An excerpt from the NYT’s “Art: Close Reading: Behind Miniature Doors, an Exotic World” by Kathryn Shattuck (10.29.06)
With its fluted columns, central courtyard, copper roof and Greek Revival facade, David Beck’s ”MVSEVM,” a fantastical new sculpture commissioned for the reopening of the Smithsonian American Art Museum in Washington, looks a bit like a miniature version of the city’s Old Patent Office Building, the art museum’s new home. But swing open its doors on their tiny hinges and a vast world of wonders appears, with Mr. Beck as curator, explorer, zoologist, paleontologist and portraitist.
”I like the notion of public and private spaces, and of the intimacy that evolves when a viewer is forced to look at an object one on one,” Mr. Beck said recently in a telephone interview from San Francisco. ”When the doors are closed, you have one experience. But when you start opening it, you discover that there’s a whole other world happening on the inside.”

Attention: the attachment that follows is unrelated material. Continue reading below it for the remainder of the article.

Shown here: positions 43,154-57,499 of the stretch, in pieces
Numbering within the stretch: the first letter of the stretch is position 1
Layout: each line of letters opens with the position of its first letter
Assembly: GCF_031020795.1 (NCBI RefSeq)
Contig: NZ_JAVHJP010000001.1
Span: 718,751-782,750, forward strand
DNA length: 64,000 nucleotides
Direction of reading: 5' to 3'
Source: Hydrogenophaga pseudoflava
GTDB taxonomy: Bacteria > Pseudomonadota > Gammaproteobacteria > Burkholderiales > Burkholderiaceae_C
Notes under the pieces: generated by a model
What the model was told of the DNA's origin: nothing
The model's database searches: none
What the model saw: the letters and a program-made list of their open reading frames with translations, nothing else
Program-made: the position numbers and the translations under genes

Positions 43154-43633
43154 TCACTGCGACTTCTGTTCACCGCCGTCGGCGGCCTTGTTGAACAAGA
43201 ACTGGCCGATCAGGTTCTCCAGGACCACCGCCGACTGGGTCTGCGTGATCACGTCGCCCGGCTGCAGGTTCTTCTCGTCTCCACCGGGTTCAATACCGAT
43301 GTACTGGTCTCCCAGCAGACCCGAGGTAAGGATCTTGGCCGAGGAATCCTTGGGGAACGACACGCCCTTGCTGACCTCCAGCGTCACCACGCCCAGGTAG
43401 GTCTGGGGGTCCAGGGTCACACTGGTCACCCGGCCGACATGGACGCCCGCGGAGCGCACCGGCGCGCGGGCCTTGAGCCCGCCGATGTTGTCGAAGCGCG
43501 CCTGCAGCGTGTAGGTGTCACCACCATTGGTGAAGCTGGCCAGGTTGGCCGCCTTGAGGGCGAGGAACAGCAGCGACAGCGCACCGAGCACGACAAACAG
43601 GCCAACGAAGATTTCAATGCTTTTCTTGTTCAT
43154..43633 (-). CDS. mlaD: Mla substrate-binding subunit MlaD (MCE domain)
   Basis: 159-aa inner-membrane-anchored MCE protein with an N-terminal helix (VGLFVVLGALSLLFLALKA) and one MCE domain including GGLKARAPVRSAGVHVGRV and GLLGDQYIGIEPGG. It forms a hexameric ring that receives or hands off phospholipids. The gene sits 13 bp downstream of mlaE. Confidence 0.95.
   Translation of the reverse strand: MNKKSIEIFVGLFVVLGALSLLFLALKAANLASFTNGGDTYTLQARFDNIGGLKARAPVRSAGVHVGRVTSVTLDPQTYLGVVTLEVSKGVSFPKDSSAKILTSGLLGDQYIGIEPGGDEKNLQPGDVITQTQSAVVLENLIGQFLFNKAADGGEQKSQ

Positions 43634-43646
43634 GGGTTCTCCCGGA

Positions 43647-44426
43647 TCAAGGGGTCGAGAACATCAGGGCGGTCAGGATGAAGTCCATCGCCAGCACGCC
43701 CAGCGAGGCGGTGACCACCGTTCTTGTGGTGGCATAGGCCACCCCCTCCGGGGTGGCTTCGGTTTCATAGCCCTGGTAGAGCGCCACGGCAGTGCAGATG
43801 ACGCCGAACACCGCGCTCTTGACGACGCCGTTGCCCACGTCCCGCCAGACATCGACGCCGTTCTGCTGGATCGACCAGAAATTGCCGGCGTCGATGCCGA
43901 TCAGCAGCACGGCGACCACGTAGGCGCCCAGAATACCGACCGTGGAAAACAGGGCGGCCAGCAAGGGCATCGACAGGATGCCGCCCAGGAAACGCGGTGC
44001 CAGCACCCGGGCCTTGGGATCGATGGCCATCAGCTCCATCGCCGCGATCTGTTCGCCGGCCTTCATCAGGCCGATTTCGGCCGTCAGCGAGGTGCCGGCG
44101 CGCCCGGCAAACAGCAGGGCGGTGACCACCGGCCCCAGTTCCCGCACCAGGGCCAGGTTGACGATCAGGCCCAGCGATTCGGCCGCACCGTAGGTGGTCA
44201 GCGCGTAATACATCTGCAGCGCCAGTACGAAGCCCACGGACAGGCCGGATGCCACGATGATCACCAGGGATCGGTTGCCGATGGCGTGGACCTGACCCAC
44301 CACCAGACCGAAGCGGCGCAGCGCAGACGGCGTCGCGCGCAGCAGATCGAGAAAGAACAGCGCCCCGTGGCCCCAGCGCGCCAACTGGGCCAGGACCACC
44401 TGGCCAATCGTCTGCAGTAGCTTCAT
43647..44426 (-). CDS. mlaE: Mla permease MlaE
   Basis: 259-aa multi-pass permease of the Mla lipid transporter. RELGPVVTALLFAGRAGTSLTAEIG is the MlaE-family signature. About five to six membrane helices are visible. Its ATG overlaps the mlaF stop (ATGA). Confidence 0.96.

The latest in a series of projects that includes an opera house as well as a petite menagerie of intricately mechanized fish, elephants and moths, ”MVSEVM” is a Lilliputian structure (five feet by five feet, on a six-foot pedestal), filled with some grand ideas.
Its galleries touch on themes like the use of the Patent Office building as a hospital during the Civil War and the role of the Smithsonian as a repository for specimens from the Wilkes Expedition to the western shores of North America. Jewel-like collections of eggs, butterflies, birds and even a quivering jellyfish are tucked into drawers. Patent models hark back to the building’s origins, but instead of using Thomas Edison’s light bulb, the droll Mr. Beck used one of Jasper Johns’s light bulb images. Along one wall, rows of hauntingly disembodied eyes hang in delicate frames, to be worn under a lover’s clothing as a sign of devotion.